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March 20, 2018 By Jen Mathews

5 Ways to Stay Productive While Traveling

March 20, 2018

By Jen Mathews

Read More from Jen Mathews

March 20, 2018

5 Ways to Stay Productive While Traveling

By Jen Mathews
Senior Public Relations Manager

One of the best things about being a freelancer or solopreneur is that you can work from anywhere in the world (a tropical beach comes to mind…). And digital nomads are proving that there is a sweet spot between business and leisure travel.

But whether you’re a globe-trotting digital nomad or a small business CEO trying to grow your business, travel can be a disruption. Not only do you lose valuable hours while traveling, you need time to adjust to a new environment, and maybe even new time zones.

Try these tips to make the most of your travels and stay productive.

1. Do a little advance recon

WiFi is so ubiquitous, we expect to have internet access anywhere, any time. Surprise! Some hotels and coffee shops are still operating in the 20th century. Plus, a reliable and safe high-speed connection is never guaranteed. If you’ve ever tried using WiFi at airports, you know exactly what I mean.

Here’s what you can do instead of resigning yourself to turning your smartphone into a make-shift tiny-screen computer:

  • Read the fine print about the hotel’s WiFi before you book. “WiFi access” could mean you can only get it in the lobby. Great for people watching but not so great for focusing.
  • Scout out coffee shops and cafes near the places you’ll be visiting for meetings etc. Plan to add time before or after the meetings to catch up on your laptop or tablet.
  • Check to see if you can tether your laptop to your cell phone for a hotspot. If you’re overseas, local options may be cheaper than an international data pass from your carrier, and just as convenient. In France, for example, you can rent a “pocket WiFi” for a very low price.

2. Plan for the unexpected.

Your cellphone is probably your lifeline while you’re traveling (who are you kidding, it’s always your lifeline!). So imagine your panic when your battery dies while you’re out and about, because you forgot to bring the charger, didn’t stop by the hotel as planned to recharge, or perhaps played Temple Run too many times while waiting for your latte at the airport….

Plan for those unexpected moments.

  • Backup documents you’ll need to the cloud, including your slide deck, in case you have to use a borrowed computer.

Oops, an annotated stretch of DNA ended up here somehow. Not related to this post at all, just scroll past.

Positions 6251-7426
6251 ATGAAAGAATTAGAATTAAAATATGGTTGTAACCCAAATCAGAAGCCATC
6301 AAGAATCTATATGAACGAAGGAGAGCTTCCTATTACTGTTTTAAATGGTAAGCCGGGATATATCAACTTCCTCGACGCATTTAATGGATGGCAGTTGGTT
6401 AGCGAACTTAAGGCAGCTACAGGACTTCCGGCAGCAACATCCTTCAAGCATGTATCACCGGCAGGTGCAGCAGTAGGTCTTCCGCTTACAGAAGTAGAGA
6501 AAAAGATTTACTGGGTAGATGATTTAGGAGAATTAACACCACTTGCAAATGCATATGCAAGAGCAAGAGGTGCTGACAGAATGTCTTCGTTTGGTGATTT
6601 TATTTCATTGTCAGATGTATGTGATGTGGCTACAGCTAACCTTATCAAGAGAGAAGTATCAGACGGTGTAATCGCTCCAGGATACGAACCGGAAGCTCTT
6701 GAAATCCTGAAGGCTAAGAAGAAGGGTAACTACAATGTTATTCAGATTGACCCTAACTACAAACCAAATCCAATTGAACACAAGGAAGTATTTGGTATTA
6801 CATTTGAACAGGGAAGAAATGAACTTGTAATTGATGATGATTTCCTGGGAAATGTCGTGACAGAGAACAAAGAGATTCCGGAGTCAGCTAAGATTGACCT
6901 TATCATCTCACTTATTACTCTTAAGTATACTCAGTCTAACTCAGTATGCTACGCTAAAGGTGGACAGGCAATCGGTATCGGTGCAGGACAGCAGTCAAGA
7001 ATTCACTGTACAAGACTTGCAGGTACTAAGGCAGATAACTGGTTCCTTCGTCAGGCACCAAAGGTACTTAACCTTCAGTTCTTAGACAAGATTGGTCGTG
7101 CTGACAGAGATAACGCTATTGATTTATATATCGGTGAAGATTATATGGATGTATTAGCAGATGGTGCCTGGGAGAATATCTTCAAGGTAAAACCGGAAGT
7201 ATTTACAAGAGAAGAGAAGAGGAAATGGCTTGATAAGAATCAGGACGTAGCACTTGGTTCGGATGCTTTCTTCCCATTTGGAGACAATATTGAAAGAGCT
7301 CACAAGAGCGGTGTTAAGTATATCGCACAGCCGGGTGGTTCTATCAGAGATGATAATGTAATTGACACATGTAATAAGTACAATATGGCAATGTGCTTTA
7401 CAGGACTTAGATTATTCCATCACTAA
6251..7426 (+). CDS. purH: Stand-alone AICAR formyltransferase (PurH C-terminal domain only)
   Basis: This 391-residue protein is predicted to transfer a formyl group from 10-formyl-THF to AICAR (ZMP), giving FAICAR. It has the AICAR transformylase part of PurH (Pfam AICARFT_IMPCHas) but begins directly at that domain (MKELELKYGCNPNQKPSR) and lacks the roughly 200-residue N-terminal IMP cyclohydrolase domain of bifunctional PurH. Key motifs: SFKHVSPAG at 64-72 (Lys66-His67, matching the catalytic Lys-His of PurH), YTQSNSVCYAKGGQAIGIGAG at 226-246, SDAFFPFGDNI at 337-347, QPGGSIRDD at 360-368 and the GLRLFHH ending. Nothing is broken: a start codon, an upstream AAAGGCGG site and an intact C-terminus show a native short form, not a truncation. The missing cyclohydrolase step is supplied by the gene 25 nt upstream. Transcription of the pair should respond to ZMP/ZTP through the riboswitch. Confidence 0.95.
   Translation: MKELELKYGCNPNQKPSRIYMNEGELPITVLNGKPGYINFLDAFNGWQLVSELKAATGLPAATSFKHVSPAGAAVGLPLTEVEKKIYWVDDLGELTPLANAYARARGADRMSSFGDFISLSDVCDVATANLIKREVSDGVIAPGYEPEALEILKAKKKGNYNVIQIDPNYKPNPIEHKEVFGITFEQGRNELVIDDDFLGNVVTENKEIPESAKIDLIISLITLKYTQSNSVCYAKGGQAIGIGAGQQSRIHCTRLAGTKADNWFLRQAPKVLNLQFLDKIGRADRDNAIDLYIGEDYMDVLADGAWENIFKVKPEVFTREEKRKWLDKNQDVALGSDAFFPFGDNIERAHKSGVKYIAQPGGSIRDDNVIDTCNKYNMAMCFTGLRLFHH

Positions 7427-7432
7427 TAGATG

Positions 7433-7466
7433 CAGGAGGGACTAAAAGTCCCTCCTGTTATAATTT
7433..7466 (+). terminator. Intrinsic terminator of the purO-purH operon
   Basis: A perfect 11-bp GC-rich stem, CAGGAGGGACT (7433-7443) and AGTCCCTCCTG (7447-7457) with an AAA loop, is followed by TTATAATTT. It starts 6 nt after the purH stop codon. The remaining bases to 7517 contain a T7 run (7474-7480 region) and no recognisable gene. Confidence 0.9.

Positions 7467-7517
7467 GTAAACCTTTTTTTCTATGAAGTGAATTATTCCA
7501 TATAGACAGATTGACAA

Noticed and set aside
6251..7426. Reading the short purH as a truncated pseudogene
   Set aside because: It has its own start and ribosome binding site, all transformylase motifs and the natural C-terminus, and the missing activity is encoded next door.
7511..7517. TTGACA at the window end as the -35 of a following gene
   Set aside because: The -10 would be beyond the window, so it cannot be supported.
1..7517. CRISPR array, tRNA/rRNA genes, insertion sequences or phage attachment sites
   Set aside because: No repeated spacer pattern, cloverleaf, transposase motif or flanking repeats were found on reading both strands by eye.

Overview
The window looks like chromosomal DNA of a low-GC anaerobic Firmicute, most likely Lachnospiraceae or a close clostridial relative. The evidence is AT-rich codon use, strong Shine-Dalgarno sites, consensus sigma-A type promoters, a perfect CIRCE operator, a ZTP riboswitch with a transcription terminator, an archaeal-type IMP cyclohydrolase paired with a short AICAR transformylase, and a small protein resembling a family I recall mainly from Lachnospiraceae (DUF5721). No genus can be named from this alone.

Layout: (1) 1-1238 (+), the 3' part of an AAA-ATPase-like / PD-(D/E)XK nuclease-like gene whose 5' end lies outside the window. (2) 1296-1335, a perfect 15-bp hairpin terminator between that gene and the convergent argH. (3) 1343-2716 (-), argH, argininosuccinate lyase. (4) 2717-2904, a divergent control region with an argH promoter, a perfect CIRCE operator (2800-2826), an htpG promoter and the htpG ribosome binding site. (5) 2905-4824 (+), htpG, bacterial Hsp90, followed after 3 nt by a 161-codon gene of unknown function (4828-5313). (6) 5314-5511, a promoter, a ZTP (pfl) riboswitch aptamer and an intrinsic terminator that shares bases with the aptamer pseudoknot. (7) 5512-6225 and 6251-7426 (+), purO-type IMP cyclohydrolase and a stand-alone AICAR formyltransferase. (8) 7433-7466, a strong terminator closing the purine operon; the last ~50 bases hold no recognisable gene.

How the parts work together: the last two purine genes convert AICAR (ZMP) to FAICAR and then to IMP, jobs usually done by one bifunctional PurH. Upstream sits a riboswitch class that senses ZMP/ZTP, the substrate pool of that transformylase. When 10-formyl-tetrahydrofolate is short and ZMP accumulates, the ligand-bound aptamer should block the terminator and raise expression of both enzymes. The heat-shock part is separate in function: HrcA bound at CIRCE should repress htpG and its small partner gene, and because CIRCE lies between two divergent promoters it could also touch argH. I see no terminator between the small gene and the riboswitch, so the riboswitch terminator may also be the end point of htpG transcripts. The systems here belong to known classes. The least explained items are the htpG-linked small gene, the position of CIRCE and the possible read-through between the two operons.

• Know how to access your work email via the web.
  • Use a password management tool, such as LastPass, to keep all your passwords and even secure notes or credit card information stored on the cloud and accessible from any computer or mobile device.
  • Bring a hard copy of that report you want to read while traveling.
  • Invest in a battery phone case or a “power bank” and keep it fully charged just in case you run in to the unexpected low battery.

3. Take advantage of the downtime.

Staying productive doesn’t always require you to be “connected.” If you forget download your shared presentation from the cloud or the Google doc you wanted to work on and you find yourself without internet access, switch gears.

This is the perfect time to do one of those things that require a quiet mind but you never have time for — like mulling over a problem, strategizing a growth opportunity or reflecting on a finished project. Carry a small notebook with you so you can jot down ideas and notes so you don’t even need a computer to keep showing work who’s boss.

4. Break your day up in to ‘weird windows of time.’

David Allen, the bestselling author of “Getting Things Done” and other books, called “weird windows of time” those sporadic, usually short and often unplanned, blocks of time that you can use to sneak in some work.

It’s those 10 minutes that fall into your lap when someone is late for a meeting or perhaps the barista is taking a little too long. Instead of being annoyed, use this gift of time to clean out some “read later” emails or Pocket articles that are piling up, make some quick updates to your Trello workflow, or jot down a short to do list for the rest of the day — you get the idea.

5. Keep a balance.

Unexpected downtime aside, you need actual “free” time in your daily itinerary. Since you don’t require a desk to get work done — and your team is only a quick conference call away — it’s easy to get on a roll and forget to stop.

You need some true downtime to recharge and clear your mind. Go hang out with the locals at the neighborhood bar, dine at a popular restaurant, play tourist or simply stream some Netflix in your hotel room. Take a mental break and have some fun!

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